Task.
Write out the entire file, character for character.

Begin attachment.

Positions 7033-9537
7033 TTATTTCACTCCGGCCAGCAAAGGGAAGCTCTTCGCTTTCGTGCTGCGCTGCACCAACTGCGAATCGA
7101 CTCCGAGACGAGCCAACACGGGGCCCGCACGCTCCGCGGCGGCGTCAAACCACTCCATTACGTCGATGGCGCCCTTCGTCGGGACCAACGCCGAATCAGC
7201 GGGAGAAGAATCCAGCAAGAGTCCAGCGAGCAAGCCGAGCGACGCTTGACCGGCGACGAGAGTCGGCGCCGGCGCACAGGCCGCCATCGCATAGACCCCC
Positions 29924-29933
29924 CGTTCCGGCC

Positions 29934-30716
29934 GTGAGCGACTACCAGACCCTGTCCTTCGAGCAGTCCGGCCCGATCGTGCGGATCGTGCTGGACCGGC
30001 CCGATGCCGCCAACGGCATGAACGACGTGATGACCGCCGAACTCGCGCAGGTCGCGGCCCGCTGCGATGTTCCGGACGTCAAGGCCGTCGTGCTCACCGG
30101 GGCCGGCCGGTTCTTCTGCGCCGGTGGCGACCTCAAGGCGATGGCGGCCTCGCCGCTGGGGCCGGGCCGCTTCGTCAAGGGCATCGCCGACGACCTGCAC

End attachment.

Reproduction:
Positions 7033-9537
7033 TTATTTCACTCCGGCCAGCAAAGGGAAGCTCTTCGCTTTCGTGCTGCGCTGCACCAACTGCGAATCGA
7101 CTCCGAGACGAGCCAACACGGGGCCCGCACGCTCCGCGGCGGCGTCAAACCACTCCATTACGTCGATGGCGCCCTTCGTCGGGACCAACGCCGAATCAGC
7201 GGGAGAAGAATCCAGCAAGAGTCCAGCGAGCAAGCCGAGCGACGCTTGACCGGCGACGAGAGTCGGCGCCGGCGCACAGGCCGCCATCGCATAGACCCCC
Positions 29924-29933
29924 CGTTCCGGCC

Positions 29934-30716
29934 GTGAGCGACTACCAGACCCTGTCCTTCGAGCAGTCCGGCCCGATCGTGCGGATCGTGCTGGACCGGC
30001 CCGATGCCGCCAACGGCATGAACGACGTGATGACCGCCGAACTCGCGCAGGTCGCGGCCCGCTGCGATGTTCCGGACGTCAAGGCCGTCGTGCTCACCGG
30101 GGCCGGCCGGTTCTTCTGCGCCGGTGGCGACCTCAAGGCGATGGCGGCCTCGCCGCTGGGGCCGGGCCGCTTCGTCAAGGGCATCGCCGACGACCTGCAC